Opinion: Brexit could be great for the U.S. – Simon Johnson

MIT Sloan Prof. Simon Johnson

MIT Sloan Prof. Simon Johnson

From MarketWatch

The British vote to leave the European Union has shaken world financial markets. The immediate and medium-term prospects for economic growth in the United Kingdom are severely diminished, and the impact on the rest of Europe will be negative.

Some of the obvious political winners from Brexit are people who do not like Western Europe and what it stands for. Ironically, the United States — Europe’s greatest ally and the EU’s largest trading partner — may also end up as a beneficiary, though not if Donald Trump, the presumptive Republican nominee, wins the presidential election in November.

Britain has a population of just over 65 million people and what was, at least until Thursday, the world’s fifth-largest national economy, with annual GDP totaling nearly $3 trillion. In the context of a $75 trillion global economy, Britain’s is a relatively small, open one that relies heavily on foreign trade — annual exports are typically in the range of 28%-30% of economic activity.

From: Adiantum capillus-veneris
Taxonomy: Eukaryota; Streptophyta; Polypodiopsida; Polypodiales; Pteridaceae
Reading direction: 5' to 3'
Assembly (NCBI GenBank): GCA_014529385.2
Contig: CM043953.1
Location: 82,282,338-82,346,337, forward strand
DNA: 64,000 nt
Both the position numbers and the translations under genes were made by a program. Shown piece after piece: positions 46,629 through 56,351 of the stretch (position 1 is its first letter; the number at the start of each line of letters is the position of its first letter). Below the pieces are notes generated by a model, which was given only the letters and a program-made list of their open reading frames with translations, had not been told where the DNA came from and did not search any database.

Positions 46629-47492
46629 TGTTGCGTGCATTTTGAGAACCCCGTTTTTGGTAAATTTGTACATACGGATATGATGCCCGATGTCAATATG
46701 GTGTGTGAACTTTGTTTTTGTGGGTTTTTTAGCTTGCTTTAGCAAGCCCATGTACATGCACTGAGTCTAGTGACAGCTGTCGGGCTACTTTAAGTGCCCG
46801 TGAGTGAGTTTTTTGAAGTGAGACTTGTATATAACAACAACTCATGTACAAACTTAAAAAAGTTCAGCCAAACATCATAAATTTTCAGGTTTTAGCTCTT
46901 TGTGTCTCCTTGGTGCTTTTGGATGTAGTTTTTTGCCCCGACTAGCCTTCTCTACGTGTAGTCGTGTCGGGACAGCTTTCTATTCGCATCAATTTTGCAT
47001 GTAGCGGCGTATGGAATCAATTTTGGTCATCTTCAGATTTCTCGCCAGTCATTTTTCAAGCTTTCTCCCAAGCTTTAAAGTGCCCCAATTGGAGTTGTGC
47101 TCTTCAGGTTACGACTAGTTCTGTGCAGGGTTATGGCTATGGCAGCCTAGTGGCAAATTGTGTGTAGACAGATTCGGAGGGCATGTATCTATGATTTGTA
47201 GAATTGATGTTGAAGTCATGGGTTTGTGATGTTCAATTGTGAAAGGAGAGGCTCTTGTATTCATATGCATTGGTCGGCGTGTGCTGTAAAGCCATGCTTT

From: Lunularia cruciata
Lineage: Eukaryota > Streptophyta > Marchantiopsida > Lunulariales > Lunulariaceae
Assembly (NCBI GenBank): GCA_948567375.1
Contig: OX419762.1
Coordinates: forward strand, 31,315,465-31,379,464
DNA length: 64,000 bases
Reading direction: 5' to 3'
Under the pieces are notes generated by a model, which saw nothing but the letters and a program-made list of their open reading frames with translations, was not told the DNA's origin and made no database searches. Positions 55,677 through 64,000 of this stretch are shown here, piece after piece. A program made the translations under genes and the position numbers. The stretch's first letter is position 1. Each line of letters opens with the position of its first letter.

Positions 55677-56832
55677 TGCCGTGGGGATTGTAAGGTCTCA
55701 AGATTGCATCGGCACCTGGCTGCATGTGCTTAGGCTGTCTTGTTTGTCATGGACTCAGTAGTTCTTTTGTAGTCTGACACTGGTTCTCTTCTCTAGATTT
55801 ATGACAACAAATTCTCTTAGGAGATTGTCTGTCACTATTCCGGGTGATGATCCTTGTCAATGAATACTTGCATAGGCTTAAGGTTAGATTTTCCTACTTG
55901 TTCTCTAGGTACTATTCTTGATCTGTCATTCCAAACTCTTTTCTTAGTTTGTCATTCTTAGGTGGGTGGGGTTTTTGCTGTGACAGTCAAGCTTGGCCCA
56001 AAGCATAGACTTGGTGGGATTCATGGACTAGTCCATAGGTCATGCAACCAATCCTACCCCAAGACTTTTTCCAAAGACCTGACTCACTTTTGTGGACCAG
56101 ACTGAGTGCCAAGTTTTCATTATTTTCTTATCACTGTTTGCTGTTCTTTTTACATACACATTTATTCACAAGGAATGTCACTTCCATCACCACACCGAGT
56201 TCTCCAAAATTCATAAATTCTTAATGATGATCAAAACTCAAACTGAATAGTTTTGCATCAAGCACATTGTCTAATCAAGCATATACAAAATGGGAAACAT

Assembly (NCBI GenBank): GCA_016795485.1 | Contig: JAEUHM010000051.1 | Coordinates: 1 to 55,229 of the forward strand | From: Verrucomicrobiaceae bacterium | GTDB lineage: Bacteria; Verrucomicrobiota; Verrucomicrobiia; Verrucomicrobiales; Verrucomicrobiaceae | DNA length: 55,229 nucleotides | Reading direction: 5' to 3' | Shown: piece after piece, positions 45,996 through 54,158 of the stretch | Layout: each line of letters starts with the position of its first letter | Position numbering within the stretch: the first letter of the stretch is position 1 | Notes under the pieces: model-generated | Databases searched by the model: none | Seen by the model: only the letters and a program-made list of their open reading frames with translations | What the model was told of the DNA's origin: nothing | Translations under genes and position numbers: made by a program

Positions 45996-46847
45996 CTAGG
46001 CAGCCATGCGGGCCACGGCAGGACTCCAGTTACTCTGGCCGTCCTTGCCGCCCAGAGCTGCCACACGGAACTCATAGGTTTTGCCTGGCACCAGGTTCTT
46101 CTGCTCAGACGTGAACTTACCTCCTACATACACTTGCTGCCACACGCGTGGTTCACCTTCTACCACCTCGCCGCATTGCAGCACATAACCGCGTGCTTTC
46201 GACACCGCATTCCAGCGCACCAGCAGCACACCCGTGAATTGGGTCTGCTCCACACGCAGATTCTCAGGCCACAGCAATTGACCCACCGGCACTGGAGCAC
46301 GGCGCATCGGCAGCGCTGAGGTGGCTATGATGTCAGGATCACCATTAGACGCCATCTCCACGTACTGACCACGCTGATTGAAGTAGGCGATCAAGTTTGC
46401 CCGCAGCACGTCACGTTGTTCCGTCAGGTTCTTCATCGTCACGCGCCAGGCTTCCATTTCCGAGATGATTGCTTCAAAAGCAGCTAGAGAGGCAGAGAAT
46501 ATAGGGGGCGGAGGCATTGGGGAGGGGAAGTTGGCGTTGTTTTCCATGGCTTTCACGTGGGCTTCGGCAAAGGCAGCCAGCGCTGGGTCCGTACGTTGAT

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Would a ‘Brexit’ matter to America? A former British diplomat on what’s at stake — Phil Budden

MIT Sloan Senior Lecturer Phil Budden

MIT Sloan Senior Lecturer Phil Budden

From WBUR Cognoscenti

Given the decibel level of the current U.S. presidential elections, Americans can be forgiven for missing an equally lively debate underway in Britain over whether the country should remain in the European Union (EU) or not. A debate the press and financial markets have dubbed “Brexit” – short for “British exit.”

As dramatic as any Shakespeare play, the sound and fury from Britain in the run-up to the June 23 vote is sure to be deafening. And while Americans can be forgiven for favoring the latest pictures of the Royal Family or the pageantry of the Queen’s 90th birthday, over, say, the arcane details of the referendum to remain in the EU, make no mistake: Britain’s upcoming sovereign decision matters greatly to those in the U.S. Here’s why.

First, there are American interests in the EU, a club of 28 sovereign nations. Under British leadership, those nations created a single European market by linking their economies almost a quarter-century ago: America benefits from the openness of this rules-based single market, with its half a billionwestern consumers. Much is made of America’s investment in Asia, but the U.S. has invested more than three times as much in Europe, paying dividends in both jobs and economic returns.

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